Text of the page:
keto diet - Clean Eating Magazine

Should I Try a Keto Diet?

How healthy is this white-hot health trend?
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Ask the Doc Keto

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Q: What are “keto” diets? I can’t open a magazine or a website without reading about them.

Ketones (also known as ketone bodies) are metabolic by-products of fat burning. “Keto” diets (short for ketogenic) induce your body to make more of them.

A ketogenic diet by definition is a very low-carb diet. By keeping carbs really low – as low as 20 grams a day – you can force your body to produce more ketones than it normally would. The idea is that if you reduce your body’s supply of carbohydrates, the body will be forced to burn fat to create more ketones and then use those newly created ketones as a source of fuel.

So ketogenic diets are the true “fat burning” diets. This is one reason they’ve been used by so many weight-loss docs, most famously by Robert Atkins, MD, whose Atkins Diet was a keto diet before the term “keto” ever became popular.

Remember, carbs are quickly broken down into glucose and used by the body as immediate fuel. But carbs are like kindling, while fats are the logs that keep your metabolic fire burning. Your goal is always to be a more efficient fat burner.

Many people who are either obese or very resistant to weight loss have become, in popular parlance, “sugar burners,” meaning their bodies have learned to run on sugar, the dietary equivalent of kindling. These folks have huge fat stores – just ask them, they’ll point to them – but they can’t access that fat and use it for energy. Because ketogenic diets force the body to use fat, they have been very useful for weight loss, especially when nothing else works.

Everyone generates ketone bodies – especially when you go without food for a long time, like during sleep. But with a very low-carb diet, you generate ketone bodies above the “normal” level (measurable by a blood or urine test), at which point you’re said to be “in ketosis.” For Atkins, ketosis (also known as nutritional ketosis) was the holy grail of fat loss.

Ketone bodies, as it turns out, are an absolutely wonderful source of fuel. The heart loves ketone bodies (aka ketones), as does the muscular system. And so does – we’ll come back to this in a minute – the brain.

But keto diets have a lot of applications besides weight loss. Ketogenic diets are an accepted treatment for childhood epilepsy and are used in top hospitals across the country, including Johns Hopkins.In fact, hospitals that do not offer ketogenic diet programs for childhood epilepsy are penalized in hospital rating systems.

And although there’s not a ton of research on this yet, ketogenic diets appear to be promising as an additional treatment for cancer, according to research published in Redox Biology, European Journal of Clinical Nutrition and Nutrition & Metabolism. Since researchers theorize that glucose is the main source of fuel for tumors, they found that a low-carb, high-fat diet could be a helpful strategy for patients after conventional cancer treatments such as chemotherapy. Additionally, the noted integrative neurologist David Perlmutter, MD, has publicly stated that he tries to stay in ketosis as much as possible as ketones are terrific brain fuel.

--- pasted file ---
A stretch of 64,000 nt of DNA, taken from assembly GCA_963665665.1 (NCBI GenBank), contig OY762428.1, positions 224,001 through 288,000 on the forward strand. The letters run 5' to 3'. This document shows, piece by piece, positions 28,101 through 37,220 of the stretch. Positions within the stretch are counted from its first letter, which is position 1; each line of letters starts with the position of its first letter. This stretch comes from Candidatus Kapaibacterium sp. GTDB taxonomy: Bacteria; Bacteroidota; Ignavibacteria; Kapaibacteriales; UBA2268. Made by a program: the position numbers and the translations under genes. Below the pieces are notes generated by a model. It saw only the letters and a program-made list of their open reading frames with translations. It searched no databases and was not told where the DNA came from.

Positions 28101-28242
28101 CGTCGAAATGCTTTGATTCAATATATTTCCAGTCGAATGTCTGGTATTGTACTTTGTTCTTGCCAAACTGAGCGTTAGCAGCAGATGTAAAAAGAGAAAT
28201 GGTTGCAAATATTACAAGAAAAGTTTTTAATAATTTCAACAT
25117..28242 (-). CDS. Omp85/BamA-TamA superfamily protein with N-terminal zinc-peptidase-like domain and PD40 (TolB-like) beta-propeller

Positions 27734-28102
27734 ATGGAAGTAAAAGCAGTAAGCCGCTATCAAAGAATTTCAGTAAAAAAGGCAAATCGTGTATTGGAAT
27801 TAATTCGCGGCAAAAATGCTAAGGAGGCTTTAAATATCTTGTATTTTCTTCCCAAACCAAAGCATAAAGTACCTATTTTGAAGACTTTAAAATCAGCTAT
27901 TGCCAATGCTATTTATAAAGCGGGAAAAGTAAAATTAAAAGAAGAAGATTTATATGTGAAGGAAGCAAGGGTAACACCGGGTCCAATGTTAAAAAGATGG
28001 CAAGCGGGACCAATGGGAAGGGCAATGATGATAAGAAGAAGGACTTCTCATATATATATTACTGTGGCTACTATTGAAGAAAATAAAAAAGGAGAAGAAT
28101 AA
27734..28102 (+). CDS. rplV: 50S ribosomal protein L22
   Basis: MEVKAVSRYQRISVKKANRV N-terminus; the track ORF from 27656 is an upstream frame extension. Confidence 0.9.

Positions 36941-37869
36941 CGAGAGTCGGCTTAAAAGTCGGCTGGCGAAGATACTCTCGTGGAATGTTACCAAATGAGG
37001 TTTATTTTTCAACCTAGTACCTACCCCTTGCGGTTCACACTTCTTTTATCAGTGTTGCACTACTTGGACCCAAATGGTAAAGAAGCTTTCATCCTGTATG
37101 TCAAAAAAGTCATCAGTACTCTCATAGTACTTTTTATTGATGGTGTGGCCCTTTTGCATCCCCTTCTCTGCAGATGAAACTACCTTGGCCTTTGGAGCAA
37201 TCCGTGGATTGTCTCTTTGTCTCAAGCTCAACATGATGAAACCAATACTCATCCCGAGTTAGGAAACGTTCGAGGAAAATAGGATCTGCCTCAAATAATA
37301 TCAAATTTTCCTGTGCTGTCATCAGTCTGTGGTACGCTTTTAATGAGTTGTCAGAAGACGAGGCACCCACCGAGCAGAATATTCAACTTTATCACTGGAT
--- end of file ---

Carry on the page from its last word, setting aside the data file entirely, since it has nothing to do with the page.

And then there’s the brain, which I promised we’d come back to.

One of the reasons ketogenic diets work for epilepsy is that they help stabilize brain waves. And that feature of the diet has gotten the attention of the US Navy.

In conjunction with the University of South Florida, Tampa, the Navy is seriously researching ketogenic diets for use with the Sea, Air and Land (SEAL) teams. Apparently, some of these super-elite troops have to dodge helicopter fire underwater and sometimes have to descend deep really fast. The Navy is hoping that keto diets may help these guys avoid some of the horrible consequences of quick submersion and ascent, such as the bends. So far, it’s looking promising.

So why is everyone not on a keto diet? For one thing, they’re difficult to stay on. It’s hard to keep carbs to 20 to 50 (or even 70) grams a day. And keto diets are not without their own challenges – like, where do you get your fiber if you’re eating 75 to 80% of your calories from fat? And what does not having enough fiber do to your microbiome?

At this point, it’s safe to say that ketogenic diets – if done correctly and under the guidance of someone who knows what they’re doing – are a safe and effective tool for certain conditions. They’re not necessarily for everyone, but they are a boon for many, especially in therapeutic applications. Like any dietary regimen, keto has its challenges, but it also has some impressive rewards.